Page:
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Into the Wild with Photographer Rodney Bursiel

Animal, underwater and portrait photographer on his love of travel, wildlife, and his gallery in Wimberley 

Great White shark photographed at Guadalupe Island aboard the Solmar V (by Rodney Bursiel)

Rodney Bursiel can’t say what came first: his love of scuba diving or photography. But he knows he got both passions from his father, Chuck, who taught scuba lessons in their family pool while Bursiel was growing up in Houston and was also an underwater photographer. 

“I was probably scuba diving before I could walk,” Bursiel says. 

While Rodney Bursiel has won countless surfing, scuba diving, travel and wildlife photography awards in the past 10 years, it wasn’t a straight line from scuba diving with his dad in the Cayman Islands to coming face to face with great white sharks with a camera in hand. He took plenty of detours along the way, including getting a “boring” degree at then-Southwest Texas State University and one “real” job in Houston that lasted seven months before he started work at his construction company in Wimberley while he took acting jobs on the side. There was a two-month stint on the Houston set of “Tin Cup” with Kevin Costner, as well as acting opposite Angelina Jolie as the adult son of her character in “True Women,” and as a stuntman and Josh Hartnett’s stand-in for “Pearl Harbor.” 

Rodney Bursiel

Photography as a creative outlet

After developing rolls of film following a Costa Rica trip with his then-girlfriend who pushed him to pursue photography professionally, Bursiel started snapping pics of local musician friends, and the rest started to snowball. 

“All of a sudden I’m hanging out with Billy Gibbons and ZZ Top and shooting Willie Nelson, Robert Earl Keen and all the big Texas guys,” Bursiel says. “I always wanted to be a musician, but it didn’t come easy for me. I had to work at it, so music photography was kind of my outlet.”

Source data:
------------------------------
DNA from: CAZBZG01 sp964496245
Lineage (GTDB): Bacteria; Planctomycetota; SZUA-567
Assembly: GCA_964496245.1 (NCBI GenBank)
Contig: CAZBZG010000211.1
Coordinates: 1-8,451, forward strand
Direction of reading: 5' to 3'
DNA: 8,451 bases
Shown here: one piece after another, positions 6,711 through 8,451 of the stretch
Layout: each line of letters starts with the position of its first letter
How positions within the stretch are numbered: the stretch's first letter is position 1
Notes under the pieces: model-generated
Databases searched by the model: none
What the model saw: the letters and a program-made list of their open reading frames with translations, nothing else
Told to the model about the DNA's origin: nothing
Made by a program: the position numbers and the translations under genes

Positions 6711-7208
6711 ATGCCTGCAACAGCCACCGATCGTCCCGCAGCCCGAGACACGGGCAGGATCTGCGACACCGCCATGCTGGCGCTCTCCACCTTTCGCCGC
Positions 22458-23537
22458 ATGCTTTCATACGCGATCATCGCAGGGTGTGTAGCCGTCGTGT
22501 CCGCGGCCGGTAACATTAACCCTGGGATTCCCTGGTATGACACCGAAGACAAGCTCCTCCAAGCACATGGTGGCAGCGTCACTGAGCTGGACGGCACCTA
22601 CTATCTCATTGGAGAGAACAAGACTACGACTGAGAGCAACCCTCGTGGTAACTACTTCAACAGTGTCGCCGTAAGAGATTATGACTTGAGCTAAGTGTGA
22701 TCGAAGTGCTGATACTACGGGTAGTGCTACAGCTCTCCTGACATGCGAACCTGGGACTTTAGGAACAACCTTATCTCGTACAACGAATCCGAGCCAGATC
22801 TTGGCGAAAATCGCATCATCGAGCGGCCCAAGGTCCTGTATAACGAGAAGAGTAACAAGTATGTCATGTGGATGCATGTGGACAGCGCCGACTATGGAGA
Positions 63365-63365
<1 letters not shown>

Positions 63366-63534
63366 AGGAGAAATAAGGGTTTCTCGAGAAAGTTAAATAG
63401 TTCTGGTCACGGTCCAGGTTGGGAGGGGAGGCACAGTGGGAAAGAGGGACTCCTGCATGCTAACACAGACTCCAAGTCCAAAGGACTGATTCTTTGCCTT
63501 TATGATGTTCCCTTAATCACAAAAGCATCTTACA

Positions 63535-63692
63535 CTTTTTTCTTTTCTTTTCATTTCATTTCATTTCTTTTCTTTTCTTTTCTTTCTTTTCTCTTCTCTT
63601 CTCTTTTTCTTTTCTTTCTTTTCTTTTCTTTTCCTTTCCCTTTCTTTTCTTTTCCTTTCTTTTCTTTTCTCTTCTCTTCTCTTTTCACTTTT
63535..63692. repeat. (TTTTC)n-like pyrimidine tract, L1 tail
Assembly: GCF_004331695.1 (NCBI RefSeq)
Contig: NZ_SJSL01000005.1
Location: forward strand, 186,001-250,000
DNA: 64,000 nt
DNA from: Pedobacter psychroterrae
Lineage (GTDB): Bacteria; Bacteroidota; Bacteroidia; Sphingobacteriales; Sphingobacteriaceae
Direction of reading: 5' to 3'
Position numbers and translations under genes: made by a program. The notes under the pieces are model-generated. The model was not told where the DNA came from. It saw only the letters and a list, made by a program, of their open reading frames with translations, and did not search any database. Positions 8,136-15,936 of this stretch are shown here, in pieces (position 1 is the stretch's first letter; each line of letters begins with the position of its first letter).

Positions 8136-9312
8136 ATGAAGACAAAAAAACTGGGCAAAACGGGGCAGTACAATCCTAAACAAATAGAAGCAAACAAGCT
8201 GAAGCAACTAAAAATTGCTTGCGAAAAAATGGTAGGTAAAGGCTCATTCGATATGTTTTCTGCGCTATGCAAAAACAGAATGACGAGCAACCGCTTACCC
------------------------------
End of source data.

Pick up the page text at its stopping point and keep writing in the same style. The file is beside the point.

It was through his friendship with musician Donavon Frankenreiter, who also happened to surf and endorse Billabong, that Bursiel found his way “back to the water.” He weaseled his way onto a surf trip with Frankenreiter to Indonesia with camera equipment in tow and shot several now-famous images. 

“I had no idea what I was doing!” Bursiel laughs. 

Billy Gibbons (photo by Rodney Bursiel)

Travel & wildlife

But he ended up selling the photos to several brands and even entered a National Geographic photography competition, where he placed third. From there, Bursiel continued to travel, meeting photographers who guided him toward other destinations, and building out more bucket list trips. He’s ridden in a three-day horseback pilgrimage through Mexico with a broken ankle and swam with great white sharks, saltwater crocodiles, killer whales and 30-ton humpbacks. He’s photographed herds of stampeding horses in Camargue, France; been to Africa a handful of times to shoot elephants, zebras, giraffes, big cats and so much more. 

Double Take (by Rodney Bursiel)

When asked what’s the hardest part of his photography, he claims it’s figuring out how to travel with so much gear. It doesn’t make him nervous at all to be up close and personal with wild creatures. 

“As long as you learn the mannerisms and characteristics of the animals, they’ll pick up on your energy, and if you’re not afraid, they’ll leave you alone,” Bursiel says. “With sharks, they’re not after us, so if you go into the water knowing that and respect them, you’re fine.” 

14 Hands (by Rodney Bursiel)

It’s his love of travel and the beautiful, untamed animals he’s photographed throughout the years that inspired him to open his own photo gallery in Wimberley called WILD LIFE, where the entire spectrum of his work is displayed and available for sale. He’s even been instrumental in “adopting” a baby girl white rhino from Ol Pejeta Conservancy in Kenya and having her named Wimberley. All sales of merchandise of the rhino sold in the gallery are donated back to the conservancy. 

Rodney Bursiel with rhinos

While currently returning from his most recent African trip, where he shot several local tribes of Ethiopia, Bursiel is also planning for a huge Antarctica expedition in 2025, but he’s not sure where else he’ll go before then. 

“Things just present themselves. So I’m just open,” Bursiel says. “God, what’s left? I still haven’t done the giant Pacific octopus. It sounds ridiculous because I’m going to Antarctica, but I haven’t done it because I hate the cold. What else do I want to shoot? I’ve never done Australia. I want to go see the leafy seadragons!”

Learn more about Bursiel and his work at